"Camilla," said he, turning fiercely to his adopted sister, "Tell me, is there any truth in these words? You are as pale as death, and trembling like a leaf,—tell me if there is any truth in these words," turning and fixing his eyes on Miriam, who stood like some ancient prophetess, her lips pronouncing some fearful doom, while she watched in breathless anguish the effect upon the fated victim.

"Yes, Louis," said Camilla, in a voice almost choked by emotion. "Yes,
Louis, it is all true."

"But how is this that I never heard it before? Before I believe this tale I must have some proof, clear as daylight. Bring me proofs."

"Here they are," said Miriam, drawing from her pocket the free papers she had been carrying about her person for several days.

Louis grasped them nervously, hastily read them, and then more slowly, like one who might read a sentence of death to see if there was one word or sentence on which he might hang a hope of reprieve.

Camilla watched him anxiously, but silently, and when he had finished, he covered his bowed face with his hands as he said with a deep groan, "It is true, too true. I see it all. I can never raise my hand against my mother's race."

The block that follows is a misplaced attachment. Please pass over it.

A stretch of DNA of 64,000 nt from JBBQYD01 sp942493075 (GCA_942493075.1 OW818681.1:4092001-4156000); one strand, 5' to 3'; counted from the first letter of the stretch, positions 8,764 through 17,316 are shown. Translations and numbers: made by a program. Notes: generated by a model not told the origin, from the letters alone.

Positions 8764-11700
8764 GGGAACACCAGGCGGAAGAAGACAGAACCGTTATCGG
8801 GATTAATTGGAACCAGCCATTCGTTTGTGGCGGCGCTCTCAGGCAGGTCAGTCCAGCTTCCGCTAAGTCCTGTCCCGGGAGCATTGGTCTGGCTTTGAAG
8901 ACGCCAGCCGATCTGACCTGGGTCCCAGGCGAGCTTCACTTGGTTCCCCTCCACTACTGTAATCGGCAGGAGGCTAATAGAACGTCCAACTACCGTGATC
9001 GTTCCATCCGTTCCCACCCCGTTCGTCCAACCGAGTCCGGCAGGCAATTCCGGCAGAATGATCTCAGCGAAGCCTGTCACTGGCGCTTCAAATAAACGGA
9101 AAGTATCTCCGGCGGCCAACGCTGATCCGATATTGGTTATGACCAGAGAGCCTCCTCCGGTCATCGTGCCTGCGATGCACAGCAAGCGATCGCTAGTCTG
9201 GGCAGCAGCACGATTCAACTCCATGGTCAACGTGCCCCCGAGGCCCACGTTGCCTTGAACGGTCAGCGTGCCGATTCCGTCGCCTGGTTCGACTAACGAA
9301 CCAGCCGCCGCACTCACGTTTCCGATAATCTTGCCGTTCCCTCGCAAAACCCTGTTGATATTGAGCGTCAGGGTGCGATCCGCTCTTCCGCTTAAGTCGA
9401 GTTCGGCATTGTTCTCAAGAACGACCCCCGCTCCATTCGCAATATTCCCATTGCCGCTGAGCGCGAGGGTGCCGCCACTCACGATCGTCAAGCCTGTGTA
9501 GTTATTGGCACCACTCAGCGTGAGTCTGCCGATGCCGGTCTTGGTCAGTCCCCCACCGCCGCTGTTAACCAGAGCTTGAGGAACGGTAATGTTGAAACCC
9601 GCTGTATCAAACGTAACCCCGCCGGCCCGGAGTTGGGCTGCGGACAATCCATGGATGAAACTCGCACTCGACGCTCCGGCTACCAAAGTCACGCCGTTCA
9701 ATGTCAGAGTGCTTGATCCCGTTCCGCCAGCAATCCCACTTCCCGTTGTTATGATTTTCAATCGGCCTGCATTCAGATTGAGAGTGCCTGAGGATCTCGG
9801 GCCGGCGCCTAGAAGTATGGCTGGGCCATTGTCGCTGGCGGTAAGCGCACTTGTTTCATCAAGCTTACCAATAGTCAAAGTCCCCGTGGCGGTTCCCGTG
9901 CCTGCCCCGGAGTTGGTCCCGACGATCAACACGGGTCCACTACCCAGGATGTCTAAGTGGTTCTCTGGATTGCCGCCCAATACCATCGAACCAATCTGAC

He arose like one in a dream, walked slowly to the door and left the room.

"It was a painful task," said Camilla, with a sigh of relief, as if a burden had fallen from her soul.

"Yes," said Miriam, "but not so bad as to see him fighting agin his own color. I'd rather follow him to his grave than see him join that miserable secesh crew."

"Yes," said Camilla, "It was better than letting him go."

When Louis left the room a thousand conflicting thoughts passed through his mind. He felt as a mariner at midnight on a moonless sea, who suddenly, when the storm is brewing, finds that he has lost his compass and his chart.

Chapter XIV

Where was he steering; and now, the course of his life was changed, what kind of future must he make for himself?

Had it been in time of peace, he could have easily decided, as he had a large amount of money in the North, which his father left him when he came of age.

He would have no difficulty as to choosing the means of living; for he was well supplied, as far as that was concerned; but here was a most unpleasant dilemma in which he had placed himself.

Convinced that he was allied to the Negro race, his whole soul rose up against the idea of laying one straw in its way; if he belonged to the race he would not join its oppressors. And yet his whole sympathy had been so completely with them, that he felt that he had no feeling in common with the North.

And as to the colored people, of course it never entered his mind to join their ranks, and ally himself to them; he had always regarded them as inferior; and this sudden and unwelcome revelation had not changed the whole tenor of his thoughts and opinions.